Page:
Surgery/Cosmetic

Do We Publish What We Present? A Critical Analysis of Abstracts Presented at Three Plastic Surgery Meetings



imageBackground:
Presentation of research at scientific conferences provides an opportunity for researchers to disseminate their work and gain peer feedback. However, much of the presented work is never published in peer-reviewed journals. The authors analyzed the conversion rate of abstracts presented at three national plastic surgery meetings.
Methods:
Abstracts presented at the American Association of Plastic Surgeons (AAPS), the American Society of Plastic Surgeons (ASPS), and the Plastic Surgery Research Council (PSRC) annual meetings in 2014 and 2015 were identified to analyze the rates of successful conversion into full-text publications. Meeting administrators were contacted to obtain the respective acceptance rates of submitted abstracts.
Results:
A total of 1174 abstracts were analyzed. The overall conversion rate was 65 percent. The AAPS meeting had the highest conversion rate (73 percent), followed by the PSRC (66 percent) and the ASPS (61 percent). Conversely, the AAPS meeting had a lower acceptance rate (28 percent) compared with the ASPS (42 percent) and PSRC (49 percent) meetings. The conversion rate was significantly higher for abstracts from native English-speaking countries, whereas no significant differences were noted between oral and poster presentations. Plastic and Reconstructive Surgery had the highest percentage of published manuscripts (34 percent). Abstracts presented at the PSRC meeting had the highest mean impact factor for the journal of publication. First authors changed in 31 percent and last authors changed in 18 percent of publications. The overall median time to publication from the date of presentation was 13 months.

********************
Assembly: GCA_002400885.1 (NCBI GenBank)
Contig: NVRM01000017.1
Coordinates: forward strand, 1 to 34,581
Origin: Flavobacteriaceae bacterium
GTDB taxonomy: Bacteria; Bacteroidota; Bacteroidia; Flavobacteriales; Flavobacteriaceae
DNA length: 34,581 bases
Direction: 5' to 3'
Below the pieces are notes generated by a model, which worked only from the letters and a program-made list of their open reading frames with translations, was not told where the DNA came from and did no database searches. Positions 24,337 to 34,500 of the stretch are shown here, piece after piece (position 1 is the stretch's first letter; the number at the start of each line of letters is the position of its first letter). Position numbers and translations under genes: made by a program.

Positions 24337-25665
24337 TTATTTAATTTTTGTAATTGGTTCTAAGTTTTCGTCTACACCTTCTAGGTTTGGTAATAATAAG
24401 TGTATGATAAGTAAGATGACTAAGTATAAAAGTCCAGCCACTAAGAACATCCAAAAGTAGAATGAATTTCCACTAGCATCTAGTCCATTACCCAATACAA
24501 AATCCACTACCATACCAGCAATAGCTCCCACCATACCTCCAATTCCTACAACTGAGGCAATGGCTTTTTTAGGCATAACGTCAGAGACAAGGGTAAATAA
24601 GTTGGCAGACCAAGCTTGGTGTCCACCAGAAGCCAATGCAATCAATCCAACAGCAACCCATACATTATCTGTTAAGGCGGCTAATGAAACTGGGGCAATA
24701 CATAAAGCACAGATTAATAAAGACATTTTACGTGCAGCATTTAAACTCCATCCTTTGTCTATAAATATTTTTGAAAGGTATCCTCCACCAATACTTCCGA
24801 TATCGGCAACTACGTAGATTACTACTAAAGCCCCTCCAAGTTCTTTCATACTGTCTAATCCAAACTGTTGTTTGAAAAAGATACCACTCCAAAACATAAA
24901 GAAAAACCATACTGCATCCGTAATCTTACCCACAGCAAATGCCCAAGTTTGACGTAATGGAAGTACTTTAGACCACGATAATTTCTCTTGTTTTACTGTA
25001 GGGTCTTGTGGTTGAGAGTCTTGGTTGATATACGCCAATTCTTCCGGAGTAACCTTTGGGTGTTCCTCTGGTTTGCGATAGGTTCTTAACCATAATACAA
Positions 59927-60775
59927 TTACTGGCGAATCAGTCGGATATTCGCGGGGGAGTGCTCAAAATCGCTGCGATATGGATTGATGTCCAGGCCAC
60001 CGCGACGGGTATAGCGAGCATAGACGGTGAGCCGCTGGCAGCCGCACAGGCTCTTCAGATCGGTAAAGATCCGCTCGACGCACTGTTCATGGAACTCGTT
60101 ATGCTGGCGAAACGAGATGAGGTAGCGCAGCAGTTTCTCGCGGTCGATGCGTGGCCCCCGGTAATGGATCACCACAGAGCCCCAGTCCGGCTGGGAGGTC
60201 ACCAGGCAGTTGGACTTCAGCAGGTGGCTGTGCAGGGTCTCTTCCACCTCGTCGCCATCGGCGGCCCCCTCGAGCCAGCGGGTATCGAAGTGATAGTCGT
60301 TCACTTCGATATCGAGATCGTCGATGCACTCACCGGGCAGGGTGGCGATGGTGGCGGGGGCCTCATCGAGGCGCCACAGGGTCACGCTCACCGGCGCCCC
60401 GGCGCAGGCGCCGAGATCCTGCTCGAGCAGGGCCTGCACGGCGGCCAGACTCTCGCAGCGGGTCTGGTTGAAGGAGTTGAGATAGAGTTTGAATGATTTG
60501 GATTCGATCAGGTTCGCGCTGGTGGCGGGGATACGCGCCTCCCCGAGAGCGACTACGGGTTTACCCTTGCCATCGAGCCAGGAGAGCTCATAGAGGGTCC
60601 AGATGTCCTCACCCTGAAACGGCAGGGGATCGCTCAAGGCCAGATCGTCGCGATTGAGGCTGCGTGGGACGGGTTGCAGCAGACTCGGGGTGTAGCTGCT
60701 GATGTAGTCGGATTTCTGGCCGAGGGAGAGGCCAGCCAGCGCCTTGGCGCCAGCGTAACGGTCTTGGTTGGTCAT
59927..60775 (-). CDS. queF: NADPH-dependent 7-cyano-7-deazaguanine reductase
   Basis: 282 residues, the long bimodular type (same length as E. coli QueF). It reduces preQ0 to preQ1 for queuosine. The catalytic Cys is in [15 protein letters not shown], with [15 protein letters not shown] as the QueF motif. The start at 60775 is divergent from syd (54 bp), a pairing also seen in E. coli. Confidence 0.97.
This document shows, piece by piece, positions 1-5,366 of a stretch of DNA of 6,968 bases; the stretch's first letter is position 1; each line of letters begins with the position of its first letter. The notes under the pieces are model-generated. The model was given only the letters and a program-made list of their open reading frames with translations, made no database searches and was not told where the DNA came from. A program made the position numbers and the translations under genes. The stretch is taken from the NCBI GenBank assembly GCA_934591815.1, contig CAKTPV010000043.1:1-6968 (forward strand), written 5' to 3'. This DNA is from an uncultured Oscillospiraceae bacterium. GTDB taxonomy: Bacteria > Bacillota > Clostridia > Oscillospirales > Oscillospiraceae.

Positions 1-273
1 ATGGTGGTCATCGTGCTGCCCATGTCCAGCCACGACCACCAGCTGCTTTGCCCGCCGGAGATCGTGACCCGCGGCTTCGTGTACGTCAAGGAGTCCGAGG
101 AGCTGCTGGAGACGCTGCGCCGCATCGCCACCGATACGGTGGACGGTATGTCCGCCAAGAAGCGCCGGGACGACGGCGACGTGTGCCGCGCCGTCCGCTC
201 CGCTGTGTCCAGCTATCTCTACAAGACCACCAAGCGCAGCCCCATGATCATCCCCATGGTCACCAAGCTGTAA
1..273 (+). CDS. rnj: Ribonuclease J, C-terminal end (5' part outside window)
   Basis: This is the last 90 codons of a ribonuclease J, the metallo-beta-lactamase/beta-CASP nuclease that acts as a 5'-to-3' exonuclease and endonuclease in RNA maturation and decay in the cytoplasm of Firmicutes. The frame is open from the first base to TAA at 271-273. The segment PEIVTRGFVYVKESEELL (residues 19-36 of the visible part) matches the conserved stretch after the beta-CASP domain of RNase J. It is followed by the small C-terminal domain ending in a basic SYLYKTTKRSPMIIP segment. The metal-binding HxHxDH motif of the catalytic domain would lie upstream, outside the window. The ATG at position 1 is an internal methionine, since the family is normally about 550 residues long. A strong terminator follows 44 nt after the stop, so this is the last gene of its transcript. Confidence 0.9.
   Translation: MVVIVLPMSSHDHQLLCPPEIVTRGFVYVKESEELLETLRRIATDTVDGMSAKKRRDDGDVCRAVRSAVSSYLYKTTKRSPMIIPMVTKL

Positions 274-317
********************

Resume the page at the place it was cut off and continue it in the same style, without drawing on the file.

Conclusions:
Almost two-thirds of abstracts presented at AAPS, ASPS, and PSRC meetings successfully converted into full-text publications. Plastic surgery departments/divisions should follow unpublished work in their institutions to benefit both patients and the scientific community.

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